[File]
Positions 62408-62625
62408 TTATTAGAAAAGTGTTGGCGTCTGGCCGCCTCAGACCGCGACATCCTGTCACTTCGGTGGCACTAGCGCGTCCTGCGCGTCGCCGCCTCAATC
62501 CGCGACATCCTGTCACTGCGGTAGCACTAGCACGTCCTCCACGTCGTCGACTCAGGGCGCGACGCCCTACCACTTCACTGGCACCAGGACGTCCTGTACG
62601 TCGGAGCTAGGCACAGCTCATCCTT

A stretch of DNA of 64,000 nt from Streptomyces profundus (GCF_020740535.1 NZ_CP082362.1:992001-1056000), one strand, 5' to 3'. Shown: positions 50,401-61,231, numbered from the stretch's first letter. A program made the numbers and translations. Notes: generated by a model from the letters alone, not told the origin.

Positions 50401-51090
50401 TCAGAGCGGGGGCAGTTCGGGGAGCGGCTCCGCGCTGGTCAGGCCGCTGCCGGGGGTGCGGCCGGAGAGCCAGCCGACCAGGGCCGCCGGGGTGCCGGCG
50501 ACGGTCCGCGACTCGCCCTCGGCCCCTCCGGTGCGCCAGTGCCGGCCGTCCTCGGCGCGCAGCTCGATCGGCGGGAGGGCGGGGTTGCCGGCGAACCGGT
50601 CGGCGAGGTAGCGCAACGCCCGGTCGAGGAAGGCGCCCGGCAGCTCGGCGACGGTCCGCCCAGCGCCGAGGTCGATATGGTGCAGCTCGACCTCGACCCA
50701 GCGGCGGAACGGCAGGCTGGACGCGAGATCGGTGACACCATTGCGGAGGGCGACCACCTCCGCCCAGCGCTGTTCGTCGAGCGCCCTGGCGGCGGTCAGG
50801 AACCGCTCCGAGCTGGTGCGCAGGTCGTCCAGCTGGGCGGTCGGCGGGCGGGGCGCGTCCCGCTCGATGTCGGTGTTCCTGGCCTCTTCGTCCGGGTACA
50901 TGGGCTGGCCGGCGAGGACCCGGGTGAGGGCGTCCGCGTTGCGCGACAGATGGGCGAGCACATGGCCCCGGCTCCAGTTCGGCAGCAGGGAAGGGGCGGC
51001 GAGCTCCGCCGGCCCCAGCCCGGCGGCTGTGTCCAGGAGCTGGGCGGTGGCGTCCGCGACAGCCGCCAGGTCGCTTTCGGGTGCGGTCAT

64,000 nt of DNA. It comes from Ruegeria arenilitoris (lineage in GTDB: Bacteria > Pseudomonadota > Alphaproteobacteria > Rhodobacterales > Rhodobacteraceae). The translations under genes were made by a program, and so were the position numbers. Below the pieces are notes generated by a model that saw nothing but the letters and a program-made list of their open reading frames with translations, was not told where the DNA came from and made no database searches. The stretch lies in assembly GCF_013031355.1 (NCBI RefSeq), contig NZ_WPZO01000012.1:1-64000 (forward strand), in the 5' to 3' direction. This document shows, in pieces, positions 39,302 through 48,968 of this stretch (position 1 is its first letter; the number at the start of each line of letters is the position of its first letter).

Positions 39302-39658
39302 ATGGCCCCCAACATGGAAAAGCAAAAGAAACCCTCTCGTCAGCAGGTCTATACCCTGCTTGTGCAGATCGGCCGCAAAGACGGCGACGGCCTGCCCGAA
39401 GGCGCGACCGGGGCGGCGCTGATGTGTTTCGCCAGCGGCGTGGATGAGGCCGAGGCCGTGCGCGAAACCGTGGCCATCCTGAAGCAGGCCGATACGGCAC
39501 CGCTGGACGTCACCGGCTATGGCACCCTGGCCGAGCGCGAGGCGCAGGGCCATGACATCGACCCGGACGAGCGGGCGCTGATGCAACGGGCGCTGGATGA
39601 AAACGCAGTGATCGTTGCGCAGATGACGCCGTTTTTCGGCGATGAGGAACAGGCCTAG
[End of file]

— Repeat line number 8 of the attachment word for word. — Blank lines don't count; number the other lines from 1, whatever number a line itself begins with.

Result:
50501 ACGGTCCGCGACTCGCCCTCGGCCCCTCCGGTGCGCCAGTGCCGGCCGTCCTCGGCGCGCAGCTCGATCGGCGGGAGGGCGGGGTTGCCGGCGAACCGGT